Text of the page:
An Indiana-based company worth $76 million has emerged as a big threat to Ford (F) and Tesla’s (TSLA) quest to capitalize on the nation’s electric-vehicle fever and decades-long obsession with pickup trucks. While Ford’s hybrid F-150 and Tesla’s own offering are still reportedly several years away from appearing on car lots, Workhorse (WKHS) claims that its plug-in hybrid pickup will be available to buy from late 2018. (See also: UPS Successfully Tests Drone to Deliver Package.)
News that Workhorse, which is mainly known in investment circles for developing a drone-slinging UPS van, has gained a pivotal edge over its larger competitors sent shares in the company soaring 8 percent to $2.15. Tesla’s pickup truck isn’t likely to be unveiled for at least 18 months, while Ford expects to release hybrid versions of its F-150, America’s best-selling vehicle, by 2020. In short, this means that Workhorse’s W-15 will be the first ever electric pickup truck to appear on the market. (See also: Ford Drives Higher Despite F-150 Investigation.)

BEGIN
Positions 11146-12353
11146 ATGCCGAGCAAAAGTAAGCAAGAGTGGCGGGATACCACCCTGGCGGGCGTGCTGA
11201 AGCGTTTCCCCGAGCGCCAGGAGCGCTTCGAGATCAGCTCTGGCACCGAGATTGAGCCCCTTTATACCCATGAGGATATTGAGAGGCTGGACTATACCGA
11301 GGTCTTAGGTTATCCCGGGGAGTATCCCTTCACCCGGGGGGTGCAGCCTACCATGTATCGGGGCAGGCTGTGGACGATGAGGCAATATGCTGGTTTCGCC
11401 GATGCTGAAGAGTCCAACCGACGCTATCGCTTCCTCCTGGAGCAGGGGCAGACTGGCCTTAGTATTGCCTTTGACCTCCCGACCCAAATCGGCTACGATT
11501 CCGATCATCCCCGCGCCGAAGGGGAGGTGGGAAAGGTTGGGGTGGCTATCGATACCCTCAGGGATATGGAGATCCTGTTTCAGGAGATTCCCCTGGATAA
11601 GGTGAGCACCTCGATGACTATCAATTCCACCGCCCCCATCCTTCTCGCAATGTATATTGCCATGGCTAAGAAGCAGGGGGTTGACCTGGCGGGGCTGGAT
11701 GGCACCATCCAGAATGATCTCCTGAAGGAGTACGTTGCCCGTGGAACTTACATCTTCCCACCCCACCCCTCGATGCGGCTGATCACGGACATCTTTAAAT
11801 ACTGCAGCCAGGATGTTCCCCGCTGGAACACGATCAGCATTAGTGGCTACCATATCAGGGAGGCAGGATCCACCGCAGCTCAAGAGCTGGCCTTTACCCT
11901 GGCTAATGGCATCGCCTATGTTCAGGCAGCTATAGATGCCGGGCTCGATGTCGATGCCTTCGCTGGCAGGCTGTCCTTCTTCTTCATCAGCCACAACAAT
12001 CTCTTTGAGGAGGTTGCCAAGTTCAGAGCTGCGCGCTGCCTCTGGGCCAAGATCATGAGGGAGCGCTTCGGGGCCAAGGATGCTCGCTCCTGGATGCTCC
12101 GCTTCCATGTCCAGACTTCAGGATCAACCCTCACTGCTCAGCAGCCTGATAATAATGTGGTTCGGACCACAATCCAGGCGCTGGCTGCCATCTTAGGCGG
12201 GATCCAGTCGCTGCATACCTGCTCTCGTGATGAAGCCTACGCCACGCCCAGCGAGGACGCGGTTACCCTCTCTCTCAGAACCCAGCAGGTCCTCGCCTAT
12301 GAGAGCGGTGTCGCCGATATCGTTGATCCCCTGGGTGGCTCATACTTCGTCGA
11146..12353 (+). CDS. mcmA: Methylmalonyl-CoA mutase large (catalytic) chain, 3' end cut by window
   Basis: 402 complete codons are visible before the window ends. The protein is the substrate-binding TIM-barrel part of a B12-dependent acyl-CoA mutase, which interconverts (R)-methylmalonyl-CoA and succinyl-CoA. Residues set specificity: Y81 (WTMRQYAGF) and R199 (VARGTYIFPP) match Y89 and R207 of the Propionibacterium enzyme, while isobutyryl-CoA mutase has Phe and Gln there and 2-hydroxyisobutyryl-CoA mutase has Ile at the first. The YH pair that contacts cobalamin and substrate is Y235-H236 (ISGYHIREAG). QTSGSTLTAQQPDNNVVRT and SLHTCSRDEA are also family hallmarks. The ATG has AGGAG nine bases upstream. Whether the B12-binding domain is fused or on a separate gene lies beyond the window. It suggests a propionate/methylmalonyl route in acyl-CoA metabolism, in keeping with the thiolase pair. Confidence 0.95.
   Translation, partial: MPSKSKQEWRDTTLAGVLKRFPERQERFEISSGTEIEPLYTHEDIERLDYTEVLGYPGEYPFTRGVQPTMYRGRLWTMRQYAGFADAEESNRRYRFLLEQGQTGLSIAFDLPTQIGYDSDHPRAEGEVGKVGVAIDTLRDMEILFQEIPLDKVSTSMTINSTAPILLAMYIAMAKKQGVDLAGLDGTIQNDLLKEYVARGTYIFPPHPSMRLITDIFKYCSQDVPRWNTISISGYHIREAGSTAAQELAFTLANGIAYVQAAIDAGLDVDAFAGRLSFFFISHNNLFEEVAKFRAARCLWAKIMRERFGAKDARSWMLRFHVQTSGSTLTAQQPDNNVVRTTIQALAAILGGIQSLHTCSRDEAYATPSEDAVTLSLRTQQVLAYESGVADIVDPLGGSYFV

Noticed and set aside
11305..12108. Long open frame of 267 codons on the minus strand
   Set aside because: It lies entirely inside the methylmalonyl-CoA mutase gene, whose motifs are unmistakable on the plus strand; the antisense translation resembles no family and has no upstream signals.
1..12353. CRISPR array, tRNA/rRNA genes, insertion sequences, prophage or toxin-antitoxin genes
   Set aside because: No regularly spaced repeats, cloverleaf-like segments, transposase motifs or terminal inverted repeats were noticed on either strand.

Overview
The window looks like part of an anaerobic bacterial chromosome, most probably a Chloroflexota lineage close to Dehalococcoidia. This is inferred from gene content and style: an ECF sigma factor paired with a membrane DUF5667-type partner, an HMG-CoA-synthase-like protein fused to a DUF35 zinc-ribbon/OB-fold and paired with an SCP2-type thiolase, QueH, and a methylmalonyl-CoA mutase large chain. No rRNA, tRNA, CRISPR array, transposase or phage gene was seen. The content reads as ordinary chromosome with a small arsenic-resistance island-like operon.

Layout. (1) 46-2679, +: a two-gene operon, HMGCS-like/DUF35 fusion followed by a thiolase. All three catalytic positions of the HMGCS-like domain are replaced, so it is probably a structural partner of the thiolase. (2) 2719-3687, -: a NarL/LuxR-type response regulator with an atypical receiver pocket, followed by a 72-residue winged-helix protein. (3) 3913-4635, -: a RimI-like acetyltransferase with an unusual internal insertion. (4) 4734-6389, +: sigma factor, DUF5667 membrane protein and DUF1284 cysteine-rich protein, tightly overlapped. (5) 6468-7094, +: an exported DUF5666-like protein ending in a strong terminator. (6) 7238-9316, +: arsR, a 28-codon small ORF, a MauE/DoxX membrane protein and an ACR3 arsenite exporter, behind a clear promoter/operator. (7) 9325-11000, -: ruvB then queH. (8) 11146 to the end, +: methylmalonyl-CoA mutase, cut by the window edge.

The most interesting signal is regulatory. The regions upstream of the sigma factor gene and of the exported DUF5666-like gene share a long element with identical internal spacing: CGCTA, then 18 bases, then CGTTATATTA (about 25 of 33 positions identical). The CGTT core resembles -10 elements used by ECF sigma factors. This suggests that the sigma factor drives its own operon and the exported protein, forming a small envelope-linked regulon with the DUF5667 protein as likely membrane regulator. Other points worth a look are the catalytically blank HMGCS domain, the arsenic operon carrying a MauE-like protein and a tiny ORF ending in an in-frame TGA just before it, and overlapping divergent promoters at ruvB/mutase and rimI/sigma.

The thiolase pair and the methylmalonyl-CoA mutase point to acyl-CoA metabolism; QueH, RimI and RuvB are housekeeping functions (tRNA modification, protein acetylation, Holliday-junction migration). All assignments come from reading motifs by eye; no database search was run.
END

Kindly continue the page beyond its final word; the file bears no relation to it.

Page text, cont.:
“For the first time in 108 years, someone has invented a truck that’s cheaper than a gasoline truck over its life,” CEO Steve Burns said to Wired.com. Burns added that the likes of Duke Energy (DUK), Portland General Electric (POR), Southern California Power Authority, Clean Fuels Ohio and the city of Orlando, Florida have all already expressed an interest in the truck.
Workhorse’s Pickup Truck Spec
The W-15’s 60 kilowatt battery pack, 45 kilowatts of which is usable, and 460 horsepower all-wheel-drive system suggests it can hold its own with V6 engine-powered trucks. According to a report from Fox News, Workhorse’s offering can tow up to 5,000 pounds, carry 2,200 pounds on board and go 0-60 mph in just 5.5 seconds.
A four- to five-hour charge gives the W-15 range of 80 miles. Once that distance is surpassed, a gasoline-powered BMW range extender kicks in, bringing the total distance it can cover on a full tank to 390 miles. These features can also be used to power tools and work lights.
Like other electric vehicles on the market, the W-15 doesn’t come cheap, costing $52,500. However, proponents claim that these high price tags come with assurances of lower fueling and maintenance costs than traditional automobiles.